Artist’s Statement
"My current body of work consists of sculptures assembled from thousands of ordinary objects - spools of thread, marker and pen caps, flower-power stickers, map tacks, chenille stems (a.k.a. pipe cleaners), faceted beads, and Swarovski crystals. The imagery is derived from digital photographs that I manipulate and translate into "low-tech" pixels.

While many contemporary artists employ digital technology to create high-tech works, I strive to "dumb-down" technology by using mundane materials and low-tech, labor-intensive assembly processes. I place equal importance on the recognizable image as a whole and on how individual parts function as abstract elements. Therefore, I select materials based on their aesthetic and functional characteristics as well as their capacity for an interesting and often contrasting relationship with the subject matter.

The thread-spool works are often installed so that viewers first perceive the spools of thread as a random arrangement of colorful cylinders. It is only after the spools are viewed through an optical device, such as a clear acrylic sphere or convex mirror that the recognizable image emerges. The viewing spheres (or convex mirrors) shrink or condense the thread spool "pixels" into recognizable images while also rotating the representation 180 degrees. This shift in perception functions as a mechanism to present the idea that there is no one truth or reality, thus emphasizing subjective reality over an absolute truth." - from the Museum of Arts and Design website.

Learn more about her work here.


Free lecture this Sunday!

Lecture by Jamie Davis & Rachel Papo
This Sunday, Feb. 27 at 11am
The Center for Photography at Woodstock
59 Tinker Street, Woodstock

 image by Rachel Papo

This is a great opportunity to hear two regional and successful photographers speak about their work and experiences. I highly recommend attending!  I will be there and hope to see a number of you there too!!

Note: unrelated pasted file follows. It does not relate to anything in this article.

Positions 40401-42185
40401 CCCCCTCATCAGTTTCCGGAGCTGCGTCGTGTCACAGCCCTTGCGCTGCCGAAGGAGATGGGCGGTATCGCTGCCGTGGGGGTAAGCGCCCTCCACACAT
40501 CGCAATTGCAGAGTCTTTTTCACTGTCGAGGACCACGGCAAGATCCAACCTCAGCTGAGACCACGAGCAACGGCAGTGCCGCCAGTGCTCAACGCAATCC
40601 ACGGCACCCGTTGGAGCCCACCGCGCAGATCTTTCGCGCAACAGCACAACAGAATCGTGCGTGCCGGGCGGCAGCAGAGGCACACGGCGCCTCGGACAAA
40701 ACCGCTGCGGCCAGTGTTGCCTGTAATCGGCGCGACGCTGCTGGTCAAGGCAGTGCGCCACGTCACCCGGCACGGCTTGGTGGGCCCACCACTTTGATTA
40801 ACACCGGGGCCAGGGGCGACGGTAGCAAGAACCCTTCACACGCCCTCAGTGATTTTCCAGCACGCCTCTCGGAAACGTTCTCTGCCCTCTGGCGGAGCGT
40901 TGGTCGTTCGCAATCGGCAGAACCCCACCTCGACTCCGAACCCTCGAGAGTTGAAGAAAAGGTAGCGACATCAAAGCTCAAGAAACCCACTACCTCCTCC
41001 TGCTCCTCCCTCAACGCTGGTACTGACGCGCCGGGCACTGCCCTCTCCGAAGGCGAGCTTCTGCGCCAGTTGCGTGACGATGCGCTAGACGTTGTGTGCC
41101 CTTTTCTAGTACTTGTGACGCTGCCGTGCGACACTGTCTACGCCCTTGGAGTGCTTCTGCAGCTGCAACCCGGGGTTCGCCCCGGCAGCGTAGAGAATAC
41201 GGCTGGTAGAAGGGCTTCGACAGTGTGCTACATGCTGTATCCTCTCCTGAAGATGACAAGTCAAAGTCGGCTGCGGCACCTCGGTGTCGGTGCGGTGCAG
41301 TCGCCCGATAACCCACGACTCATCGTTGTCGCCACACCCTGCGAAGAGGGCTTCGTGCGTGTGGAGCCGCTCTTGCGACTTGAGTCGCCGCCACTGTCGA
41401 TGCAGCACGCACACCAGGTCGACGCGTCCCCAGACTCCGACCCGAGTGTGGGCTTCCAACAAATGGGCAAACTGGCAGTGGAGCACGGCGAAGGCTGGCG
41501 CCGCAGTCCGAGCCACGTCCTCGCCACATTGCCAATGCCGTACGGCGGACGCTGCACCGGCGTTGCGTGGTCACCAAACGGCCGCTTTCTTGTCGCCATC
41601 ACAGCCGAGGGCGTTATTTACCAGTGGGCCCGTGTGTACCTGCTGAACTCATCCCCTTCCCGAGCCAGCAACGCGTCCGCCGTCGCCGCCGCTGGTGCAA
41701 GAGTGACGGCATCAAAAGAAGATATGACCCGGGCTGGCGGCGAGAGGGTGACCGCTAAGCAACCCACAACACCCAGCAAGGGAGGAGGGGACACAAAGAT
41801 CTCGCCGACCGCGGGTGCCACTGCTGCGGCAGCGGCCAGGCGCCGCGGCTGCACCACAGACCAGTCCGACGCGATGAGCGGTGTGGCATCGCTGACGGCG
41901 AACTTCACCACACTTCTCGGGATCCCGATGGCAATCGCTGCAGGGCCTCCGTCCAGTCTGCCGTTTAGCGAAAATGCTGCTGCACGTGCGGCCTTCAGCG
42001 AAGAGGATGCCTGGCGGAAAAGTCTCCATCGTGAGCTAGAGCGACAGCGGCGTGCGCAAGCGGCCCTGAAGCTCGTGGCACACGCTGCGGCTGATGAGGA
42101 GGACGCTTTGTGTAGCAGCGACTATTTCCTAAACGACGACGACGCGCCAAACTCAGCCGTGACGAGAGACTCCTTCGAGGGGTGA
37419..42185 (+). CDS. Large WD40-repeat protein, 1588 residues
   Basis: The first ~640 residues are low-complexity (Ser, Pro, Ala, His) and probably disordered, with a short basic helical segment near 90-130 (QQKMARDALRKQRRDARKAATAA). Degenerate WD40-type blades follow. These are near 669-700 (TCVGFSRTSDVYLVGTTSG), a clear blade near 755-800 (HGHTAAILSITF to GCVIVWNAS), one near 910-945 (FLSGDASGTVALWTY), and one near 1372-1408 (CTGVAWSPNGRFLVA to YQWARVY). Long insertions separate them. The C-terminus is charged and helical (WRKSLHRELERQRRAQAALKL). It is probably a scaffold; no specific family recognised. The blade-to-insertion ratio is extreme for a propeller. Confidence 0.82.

more info available here.


new year, old perspective

Happy New Year everyone! 

It is so nice to feel like I have a fresh start to life--and isn't that the illusion of the new year?  It is as if we can put everything in the past year behind us and focus on the future.  Making endless promises to ourselves to create a better year than the last.  It is such a wonderful gift-- to feel dedicated to self-renewal--but I wish I awoke with such enthusiasm every day of the year.  Instead of January 1st being the start to a fresh beginning, I want every single day to be approached as such. And this has to apply to creativity as well.  When I was a photography student, and my camera never left my hands, every ounce of the world was a spectacle that was waiting to be recorded.  Every odd reflection in a mirror, store sign that was missing letters, quiet moment in a park, shadow on the human skin, still life of my dinner, beautiful friends and family--everything was worthy of the space on a negative. Me and my Pentax K1000 took on the world and it was not always fun and games but it was always real and from the heart. 

As I got older, my head got a lot bigger than my heart -  and my photography followed.  I had to have such an involved intellectual conversation with myself before any picture was allowed the honor of my negative.  This was an important time for my art--it aught me about poetry, responsibility, philosophy-- but it was out of balance.

Now it is time for me to merge these two parts of my past and create a new chapter in my work.  Follow the light, but analyze its meaning.  Trust the instinct and think later. 

I shoot with a 4x5 studio camera which has major limitations on how and when i can photograph. It is a wonderful tool--don't get me wrong--but it just too big and time consuming to be used all of the time.  So, my iphone has been used to snap the quick and easy pics that I need to take in everyday life.  This has been an amazing reminder of my days as a college student--when everything sparked my curiosity enough to explore it with my camera.

Even though the quality of the iphone camera is not good enough for me to really use -- it has ignited a desire to go back to something light, easy to hold, and fun.  We shall see....

Images above:
I spend a lot of time in doctor's offices...waiting...and waiting...and more waiting.  I play with my phone, I read a magazine, I daydream...until recently I started taking still lifes with my phone's camera.  These are a few of those...


Commercial Photography: Now Available!!

I have such a deep understanding of how essential it is to capture important life moments with photography.  It is through our photographs that we share our memories for years to come.  It is also the way many of us communicate about our products, activities, or business with the world.


This is why I have decided to become available to the public for commercial photography ventures.  

I am now booking appointments to photograph in the Hudson Valley and surrounding areas for a affordable rate.

This includes:

-special events  (weddings, holiday parties, birthday parties, bar/bat mitzvahs, anniversaries etc.)

-individual/family portraits
-head shots

-other subjects also considered

Holiday portraits printed on cards are available at a special rate until December 10th!

Please contact me at ejunterman@yahoo.com for additional information.